Grieving Memorial Day

Memorial Day honors men and women who lost their lives while serving in the U.S. military, as opposed to Veterans Day in November, which honors all who have served in the military—living or dead.

It makes sense to pause this coming Memorial Day, May 31, to reflect and grieve for the U.S. soldiers who have died in post-9/11 wars–even as we celebrate President Biden’s decision to pull U.S. troops from Afghanistan by September 11, 2021.

According to the Washington Post, as of April 14, 2021, some 2,500 U.S. troops remain in Afghanistan. The president’s decision to bring them home, after 20 years of combat in response to an attack on U.S. soil that killed some 2,977 and injured approximately 6,000 people, does not necessarily affect the numbers of troops left worldwide, but it is a start.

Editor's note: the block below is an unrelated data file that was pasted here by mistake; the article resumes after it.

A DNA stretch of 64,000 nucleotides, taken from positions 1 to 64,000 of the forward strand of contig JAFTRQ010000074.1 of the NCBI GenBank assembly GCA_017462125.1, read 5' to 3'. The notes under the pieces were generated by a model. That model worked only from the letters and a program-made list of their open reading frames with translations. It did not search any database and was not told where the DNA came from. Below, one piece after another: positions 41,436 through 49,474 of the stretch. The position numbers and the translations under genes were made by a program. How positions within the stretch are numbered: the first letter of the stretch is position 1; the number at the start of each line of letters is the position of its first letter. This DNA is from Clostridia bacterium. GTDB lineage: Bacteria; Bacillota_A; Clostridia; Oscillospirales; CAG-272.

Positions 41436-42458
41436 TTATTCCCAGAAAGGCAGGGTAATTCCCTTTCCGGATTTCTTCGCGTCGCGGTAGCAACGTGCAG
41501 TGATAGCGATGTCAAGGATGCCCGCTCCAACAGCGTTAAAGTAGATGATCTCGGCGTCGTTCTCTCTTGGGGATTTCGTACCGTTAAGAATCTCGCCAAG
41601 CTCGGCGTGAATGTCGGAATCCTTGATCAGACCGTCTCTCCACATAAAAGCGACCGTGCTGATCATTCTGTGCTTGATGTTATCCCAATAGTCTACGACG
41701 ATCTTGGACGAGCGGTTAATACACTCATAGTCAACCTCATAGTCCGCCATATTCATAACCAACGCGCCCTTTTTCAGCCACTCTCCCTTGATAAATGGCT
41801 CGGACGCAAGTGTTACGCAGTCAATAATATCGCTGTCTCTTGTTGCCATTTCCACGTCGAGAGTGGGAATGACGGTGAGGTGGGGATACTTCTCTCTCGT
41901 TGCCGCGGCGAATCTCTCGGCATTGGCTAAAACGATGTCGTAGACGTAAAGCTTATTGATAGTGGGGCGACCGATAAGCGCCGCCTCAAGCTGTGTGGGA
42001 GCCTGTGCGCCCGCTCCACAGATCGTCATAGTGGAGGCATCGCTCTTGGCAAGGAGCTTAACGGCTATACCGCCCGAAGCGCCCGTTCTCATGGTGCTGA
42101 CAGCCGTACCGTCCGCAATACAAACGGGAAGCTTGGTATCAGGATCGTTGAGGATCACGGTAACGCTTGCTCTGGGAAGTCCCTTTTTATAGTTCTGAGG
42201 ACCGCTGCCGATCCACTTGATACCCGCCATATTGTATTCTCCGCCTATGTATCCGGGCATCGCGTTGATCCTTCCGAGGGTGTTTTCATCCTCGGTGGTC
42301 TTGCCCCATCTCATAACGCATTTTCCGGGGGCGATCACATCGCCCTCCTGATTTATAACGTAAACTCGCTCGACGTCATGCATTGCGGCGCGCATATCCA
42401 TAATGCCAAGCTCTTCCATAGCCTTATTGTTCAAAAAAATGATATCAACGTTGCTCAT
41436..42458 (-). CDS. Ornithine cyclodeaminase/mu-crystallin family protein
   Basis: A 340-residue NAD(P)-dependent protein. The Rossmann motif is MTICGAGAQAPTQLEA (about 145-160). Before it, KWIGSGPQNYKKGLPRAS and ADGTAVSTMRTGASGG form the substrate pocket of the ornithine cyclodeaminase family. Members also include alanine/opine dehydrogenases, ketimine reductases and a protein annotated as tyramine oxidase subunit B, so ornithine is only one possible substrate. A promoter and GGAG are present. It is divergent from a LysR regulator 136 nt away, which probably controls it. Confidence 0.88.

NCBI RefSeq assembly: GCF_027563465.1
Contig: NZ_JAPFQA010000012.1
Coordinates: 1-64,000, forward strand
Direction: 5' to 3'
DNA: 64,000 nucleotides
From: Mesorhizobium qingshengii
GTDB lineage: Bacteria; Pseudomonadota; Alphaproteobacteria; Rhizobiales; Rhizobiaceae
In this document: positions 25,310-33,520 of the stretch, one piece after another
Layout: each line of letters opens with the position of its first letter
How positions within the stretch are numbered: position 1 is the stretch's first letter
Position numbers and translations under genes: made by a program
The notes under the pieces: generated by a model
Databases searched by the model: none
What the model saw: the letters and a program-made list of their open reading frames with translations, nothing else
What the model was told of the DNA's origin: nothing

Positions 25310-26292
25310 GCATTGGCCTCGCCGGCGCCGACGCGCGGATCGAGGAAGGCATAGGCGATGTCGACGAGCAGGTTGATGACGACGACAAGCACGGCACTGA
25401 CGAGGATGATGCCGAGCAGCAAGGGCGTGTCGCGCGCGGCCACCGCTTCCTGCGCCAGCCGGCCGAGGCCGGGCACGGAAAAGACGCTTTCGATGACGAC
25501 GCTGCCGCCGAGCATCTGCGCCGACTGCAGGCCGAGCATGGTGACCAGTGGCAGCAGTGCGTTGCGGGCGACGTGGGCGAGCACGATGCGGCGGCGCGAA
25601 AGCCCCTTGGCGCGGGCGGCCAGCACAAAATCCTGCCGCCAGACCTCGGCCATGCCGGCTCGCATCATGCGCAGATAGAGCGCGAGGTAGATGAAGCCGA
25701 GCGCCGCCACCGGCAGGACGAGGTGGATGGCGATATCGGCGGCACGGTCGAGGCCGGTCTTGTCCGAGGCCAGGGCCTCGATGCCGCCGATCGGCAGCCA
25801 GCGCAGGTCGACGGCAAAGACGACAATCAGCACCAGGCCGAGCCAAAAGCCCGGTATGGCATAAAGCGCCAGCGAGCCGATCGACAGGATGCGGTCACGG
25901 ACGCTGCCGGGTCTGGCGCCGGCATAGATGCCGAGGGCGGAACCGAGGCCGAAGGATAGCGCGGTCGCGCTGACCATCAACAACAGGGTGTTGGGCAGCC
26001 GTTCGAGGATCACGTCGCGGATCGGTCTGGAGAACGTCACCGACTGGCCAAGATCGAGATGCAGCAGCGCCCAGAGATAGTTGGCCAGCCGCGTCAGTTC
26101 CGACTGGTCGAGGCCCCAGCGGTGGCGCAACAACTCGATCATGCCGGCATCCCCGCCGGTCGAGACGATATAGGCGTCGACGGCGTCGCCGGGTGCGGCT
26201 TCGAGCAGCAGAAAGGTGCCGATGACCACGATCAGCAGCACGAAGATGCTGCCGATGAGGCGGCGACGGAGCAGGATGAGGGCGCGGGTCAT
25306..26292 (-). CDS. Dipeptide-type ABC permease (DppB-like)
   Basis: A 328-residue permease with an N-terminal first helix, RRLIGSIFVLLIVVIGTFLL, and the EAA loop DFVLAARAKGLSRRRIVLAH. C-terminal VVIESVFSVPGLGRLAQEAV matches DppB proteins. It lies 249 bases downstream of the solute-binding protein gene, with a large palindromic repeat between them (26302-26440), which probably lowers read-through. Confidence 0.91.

Post-9/11, roughly 2 million U.S. troops have been deployed to Iraq and Afghanistan. A 2019 Watson Institute for International and Public Affairs Costs of War Project at Brown University estimated U.S. military deaths in Afghanistan and Pakistan at 2298 between October 2001 and October 2019; in Iraq, 4572 between March 2003 and October 2019. The Watson-Brown site also catalogued that in 2009, more U.S. soldiers died from suicide than were killed in combat in either Iraq or Afghanistan.

While honoring our military dead, we may also pause to consider the costs to everyone, everywhere war occurs. Between 313,000 and 336,000 civilians have been killed in U.S. wars worldwide since 2001–43,000 in Afghanistan, 24,000 in Pakistan, and 184,000-207,000 in Iraq.